05 October 2010

Venice Bridges: 4. Ponte della Costituzione

The Ponte della Costituzione ("Constitution Bridge") is the most recent bridge to be built across the Grand Canal, and may seem to be the most controversial due to a number of complaints that I’ll come to in a moment. However, it should be noted that the other crossings were also controversial when first built. Antonio da Ponte’s Ponte di Rialto was the source of criticism from rival designers who felt its single span was over-ambitious. Alfred Neville’s iron truss Ponte dell’Accademia was seen as an affront to the traditions of Venetian architecture.

The fourth bridge was built to replace an existing ferry, or traghetti, which linked Venice’s Piazza Romale bus terminal to its Santa Lucia rail station. At this point, the Canal is considerably wider than is the case further south along its length. The design contract was awarded to Santiago Calatrava in November 1999, an audacious choice for a city presumably afraid to tamper with its heritage for fear of alienating the visitors who provide much of its revenue. The bridge was built by Cignoni, and opened in September 2008.

Traditional Venetian arch bridges never venture beyond a span to rise ratio of about 7:1, as beyond this the horizontal thrusts to be carried by the foundations become very difficult to accommodate, and even below this it can be a problem. Shallower arches have been built elsewhere, but generally on firmer ground.

Calatrava’s proposal was for a steel arch footbridge spanning 80.8m, and with a total rise of 4.76m, a ratio of 16:1. The rationale would seem to be entirely straightforward: it avoids supports within the Canal, with their consequent disruption to navigation. It achieves the required navigation clearance while minimising the slopes that users have to climb, something of a relief compared to its steeper forebears.

The bridge is carried by a ribbed steel spine, consisting of five steel boxes linked by ribs in a configuration which is star-shaped in section. Within the vertical plane, the ribs form a Vierendeel truss, with the truss web members set off-vertical in a radial arrangement. The steelwork is painted red rather than Calatrava’s characteristic white. The bridge deck (which varies from 6.5m wide at the abutments to 9m wide at midspan) is constructed in reinforced concrete, with some glass panels at the edges. The parapets are in structural glass, with bronze handrails.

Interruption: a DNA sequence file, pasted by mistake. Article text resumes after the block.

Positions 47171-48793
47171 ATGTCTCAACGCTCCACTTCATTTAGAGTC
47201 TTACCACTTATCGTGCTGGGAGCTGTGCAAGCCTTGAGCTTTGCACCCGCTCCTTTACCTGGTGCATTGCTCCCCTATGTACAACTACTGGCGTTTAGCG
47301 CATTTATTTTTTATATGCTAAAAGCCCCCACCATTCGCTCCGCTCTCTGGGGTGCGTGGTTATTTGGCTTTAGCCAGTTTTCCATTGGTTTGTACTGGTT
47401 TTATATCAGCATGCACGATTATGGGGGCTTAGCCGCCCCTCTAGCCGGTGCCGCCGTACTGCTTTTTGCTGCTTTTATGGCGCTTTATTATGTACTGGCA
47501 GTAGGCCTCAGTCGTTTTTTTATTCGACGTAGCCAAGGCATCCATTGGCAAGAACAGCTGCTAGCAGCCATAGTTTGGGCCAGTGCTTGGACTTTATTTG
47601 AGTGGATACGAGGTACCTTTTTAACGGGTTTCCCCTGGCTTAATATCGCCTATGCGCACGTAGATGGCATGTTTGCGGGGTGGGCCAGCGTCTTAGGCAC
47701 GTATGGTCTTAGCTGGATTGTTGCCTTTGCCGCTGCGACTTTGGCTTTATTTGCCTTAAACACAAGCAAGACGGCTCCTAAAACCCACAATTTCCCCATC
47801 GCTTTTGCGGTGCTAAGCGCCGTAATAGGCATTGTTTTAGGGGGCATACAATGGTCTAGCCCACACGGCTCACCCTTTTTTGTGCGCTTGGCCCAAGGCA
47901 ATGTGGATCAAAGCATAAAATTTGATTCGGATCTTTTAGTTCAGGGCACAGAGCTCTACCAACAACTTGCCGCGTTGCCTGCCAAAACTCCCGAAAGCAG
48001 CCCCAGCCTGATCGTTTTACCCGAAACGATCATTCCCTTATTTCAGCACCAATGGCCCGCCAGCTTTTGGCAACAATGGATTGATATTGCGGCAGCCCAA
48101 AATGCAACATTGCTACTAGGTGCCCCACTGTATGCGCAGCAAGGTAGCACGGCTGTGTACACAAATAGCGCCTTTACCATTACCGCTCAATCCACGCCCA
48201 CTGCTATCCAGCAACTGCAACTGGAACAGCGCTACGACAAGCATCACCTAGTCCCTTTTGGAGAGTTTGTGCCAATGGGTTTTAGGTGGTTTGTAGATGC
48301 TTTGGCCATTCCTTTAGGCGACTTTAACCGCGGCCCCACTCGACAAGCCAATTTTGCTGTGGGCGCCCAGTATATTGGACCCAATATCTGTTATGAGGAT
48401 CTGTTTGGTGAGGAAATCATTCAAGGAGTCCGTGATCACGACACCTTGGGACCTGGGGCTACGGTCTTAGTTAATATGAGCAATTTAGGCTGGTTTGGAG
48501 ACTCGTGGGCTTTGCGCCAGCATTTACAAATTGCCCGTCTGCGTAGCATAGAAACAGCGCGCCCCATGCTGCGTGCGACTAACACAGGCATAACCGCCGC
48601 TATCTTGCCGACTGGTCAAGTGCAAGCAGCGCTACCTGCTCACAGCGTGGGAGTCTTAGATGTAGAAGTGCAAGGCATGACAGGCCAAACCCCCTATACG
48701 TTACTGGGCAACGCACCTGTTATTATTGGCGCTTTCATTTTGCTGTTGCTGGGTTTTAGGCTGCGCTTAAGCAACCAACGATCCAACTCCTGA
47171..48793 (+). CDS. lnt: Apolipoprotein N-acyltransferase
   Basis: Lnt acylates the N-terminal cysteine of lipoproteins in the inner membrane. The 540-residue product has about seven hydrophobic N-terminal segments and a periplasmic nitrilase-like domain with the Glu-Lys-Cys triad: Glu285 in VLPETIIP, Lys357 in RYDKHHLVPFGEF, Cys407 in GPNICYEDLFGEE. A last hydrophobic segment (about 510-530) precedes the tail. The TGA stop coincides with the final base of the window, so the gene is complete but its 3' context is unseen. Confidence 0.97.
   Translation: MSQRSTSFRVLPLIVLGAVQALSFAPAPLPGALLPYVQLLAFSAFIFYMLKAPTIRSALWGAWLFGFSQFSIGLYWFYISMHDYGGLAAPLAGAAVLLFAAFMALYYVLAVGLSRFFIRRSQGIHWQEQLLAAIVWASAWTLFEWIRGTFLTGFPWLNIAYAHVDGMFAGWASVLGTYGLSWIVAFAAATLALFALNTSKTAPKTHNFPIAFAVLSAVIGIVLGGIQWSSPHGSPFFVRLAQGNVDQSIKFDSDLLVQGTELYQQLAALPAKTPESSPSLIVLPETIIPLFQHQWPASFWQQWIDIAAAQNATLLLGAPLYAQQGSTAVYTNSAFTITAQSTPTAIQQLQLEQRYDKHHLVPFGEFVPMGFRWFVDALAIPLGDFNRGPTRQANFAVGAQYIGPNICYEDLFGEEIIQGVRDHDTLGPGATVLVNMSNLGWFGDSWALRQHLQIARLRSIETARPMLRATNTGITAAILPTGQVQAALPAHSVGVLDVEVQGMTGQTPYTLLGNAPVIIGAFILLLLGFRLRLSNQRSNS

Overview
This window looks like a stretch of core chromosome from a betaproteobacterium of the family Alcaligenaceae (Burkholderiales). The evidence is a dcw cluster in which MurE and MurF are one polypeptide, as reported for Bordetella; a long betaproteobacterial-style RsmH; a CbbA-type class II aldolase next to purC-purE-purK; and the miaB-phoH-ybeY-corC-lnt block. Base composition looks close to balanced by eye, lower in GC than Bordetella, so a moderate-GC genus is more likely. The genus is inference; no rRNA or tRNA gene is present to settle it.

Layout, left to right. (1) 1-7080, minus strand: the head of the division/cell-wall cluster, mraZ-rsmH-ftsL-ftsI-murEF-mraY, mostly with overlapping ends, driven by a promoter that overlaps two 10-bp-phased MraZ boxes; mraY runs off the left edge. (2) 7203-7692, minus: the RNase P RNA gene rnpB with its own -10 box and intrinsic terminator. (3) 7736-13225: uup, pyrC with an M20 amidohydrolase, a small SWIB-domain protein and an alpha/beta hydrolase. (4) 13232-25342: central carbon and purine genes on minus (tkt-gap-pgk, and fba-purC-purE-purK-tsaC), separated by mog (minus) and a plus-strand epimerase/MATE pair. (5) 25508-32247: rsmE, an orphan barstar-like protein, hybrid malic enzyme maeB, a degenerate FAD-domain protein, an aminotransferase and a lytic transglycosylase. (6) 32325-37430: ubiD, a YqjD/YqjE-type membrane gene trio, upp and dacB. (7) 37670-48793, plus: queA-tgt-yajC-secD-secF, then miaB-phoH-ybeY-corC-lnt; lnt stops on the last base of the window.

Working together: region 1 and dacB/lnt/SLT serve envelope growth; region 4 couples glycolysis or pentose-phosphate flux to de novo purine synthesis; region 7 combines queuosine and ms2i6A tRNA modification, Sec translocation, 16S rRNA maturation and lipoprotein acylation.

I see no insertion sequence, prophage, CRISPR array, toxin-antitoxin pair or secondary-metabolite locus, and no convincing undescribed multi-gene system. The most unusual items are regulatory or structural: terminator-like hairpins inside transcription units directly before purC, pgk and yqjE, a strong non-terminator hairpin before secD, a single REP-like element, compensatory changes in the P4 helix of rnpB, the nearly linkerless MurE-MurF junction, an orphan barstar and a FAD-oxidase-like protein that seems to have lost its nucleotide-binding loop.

I think that in overall form it is very much an excellent response to its context. The low-profile arch is a great complement to the other Venetian spans. The arch springings are very beautifully shaped, and there are nice little details like the ornamentation at the ends of the handrails, which nicely subverts Calatrava’s traditional purity of form.

Seen in person and up close, it is however peculiarly disappointing. I think much of this is due to the fact that it is already rather dirty, with the red steelwork taking on a distinctly faded appearance. While this brings it in line with the dilapidation seemingly normal to Venetian bridges, it reduces the bold visual impact considerably.

I think the parapets are great, but the bridge deck less so. This is mainly because of the steps, which vary in tread length significantly as the bridge is climbed. Traditional Venetian arch bridges manage to avoid this by not having the steps follow the arch profile too closely. On the Ponte della Costituzione, the effect is quite disconcerting, and it’s unsurprising that a number of legal claims have been made by bridge users tripping on the steps. The problem is enhanced by the lack of any kind of visibility measure on the step edges (such as the yellow border often used to make them clearer to the visually impaired). I don’t think this would have greatly upset Calatrava’s design vision, as colour contrast can be used as effectively as very bright colours.